There is a high degree of consistency in terms of the volume of cases recorded as being accepted onto Phase 1 of the IFSS programme (47-49 across the three Phase one sites) in year 3. This consistency contrasts with the contextual data which shows a variation (645 – 2,435) in the number of registered Children in Need across the areas.

The volume of cases accepted onto Phase 1 represents an increase in throughput of around 50% relative to performance in year 2. This has been delivered with significantly smaller teams in two areas. It suggests that there may have been excess capacity at these two sites in previous years.


iv practitioners having two cases at a time, with one finishing and one starting, to deal with demand. This approach seems to be working.

There is continued variation and flexibility in how IFSS has been delivered across the Phase one sites, although the general approach and ways of working are very similar. At Site 1 and Site 3, the intensive period usually lasted for six weeks, whereas at Site 2, it tended to be shorter at four weeks, although some work could be carried over to the first week of Phase 2.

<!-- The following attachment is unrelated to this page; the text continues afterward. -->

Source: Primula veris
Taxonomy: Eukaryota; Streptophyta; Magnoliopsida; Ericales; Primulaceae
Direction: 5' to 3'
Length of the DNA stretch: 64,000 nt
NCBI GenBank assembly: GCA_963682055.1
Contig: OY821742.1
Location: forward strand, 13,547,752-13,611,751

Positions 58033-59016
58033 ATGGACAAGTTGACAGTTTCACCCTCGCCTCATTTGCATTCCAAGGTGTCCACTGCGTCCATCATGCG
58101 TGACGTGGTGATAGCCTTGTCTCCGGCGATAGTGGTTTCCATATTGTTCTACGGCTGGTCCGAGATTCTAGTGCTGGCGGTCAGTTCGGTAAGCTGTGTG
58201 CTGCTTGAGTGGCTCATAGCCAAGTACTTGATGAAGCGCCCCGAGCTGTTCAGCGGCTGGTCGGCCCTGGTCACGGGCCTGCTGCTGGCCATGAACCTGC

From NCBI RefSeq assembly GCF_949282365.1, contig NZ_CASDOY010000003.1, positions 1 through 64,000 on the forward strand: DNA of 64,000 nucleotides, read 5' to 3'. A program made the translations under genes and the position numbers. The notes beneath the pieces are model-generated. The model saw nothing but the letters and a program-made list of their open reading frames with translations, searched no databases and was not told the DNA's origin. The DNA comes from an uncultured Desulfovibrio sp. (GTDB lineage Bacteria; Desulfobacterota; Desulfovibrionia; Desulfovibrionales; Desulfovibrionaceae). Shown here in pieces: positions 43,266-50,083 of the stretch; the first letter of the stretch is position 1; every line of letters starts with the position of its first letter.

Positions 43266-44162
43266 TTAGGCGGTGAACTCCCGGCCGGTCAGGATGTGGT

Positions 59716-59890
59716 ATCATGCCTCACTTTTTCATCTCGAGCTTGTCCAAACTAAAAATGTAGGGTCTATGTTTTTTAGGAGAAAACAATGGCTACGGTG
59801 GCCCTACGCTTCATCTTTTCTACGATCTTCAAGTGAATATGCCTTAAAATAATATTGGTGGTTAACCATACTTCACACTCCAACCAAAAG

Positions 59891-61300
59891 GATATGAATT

In addition, there have also been some structural changes to how the model is implemented. For example, at Site 1, a new resource panel approach to referrals was introduced part-way through the year, and at Site 2 IFST workers were assigned to build networks in particular geographical areas. The sites have also sought to provide greater structure and clarity to wider services during Phase 2. At one of the sites, a phased reduction in IFST worker inputs has been introduced as part of wider efforts to help manage the transition from Phase 1 to 2.

Key successes and achievements

A considerable amount of evidence has been generated and analysed as part of this evaluation process. Taken in the round, it shows that the IFSS approach appears to improve short-term outcomes for a good number of families, as has been observed with similar intensive family support interventions implemented elsewhere.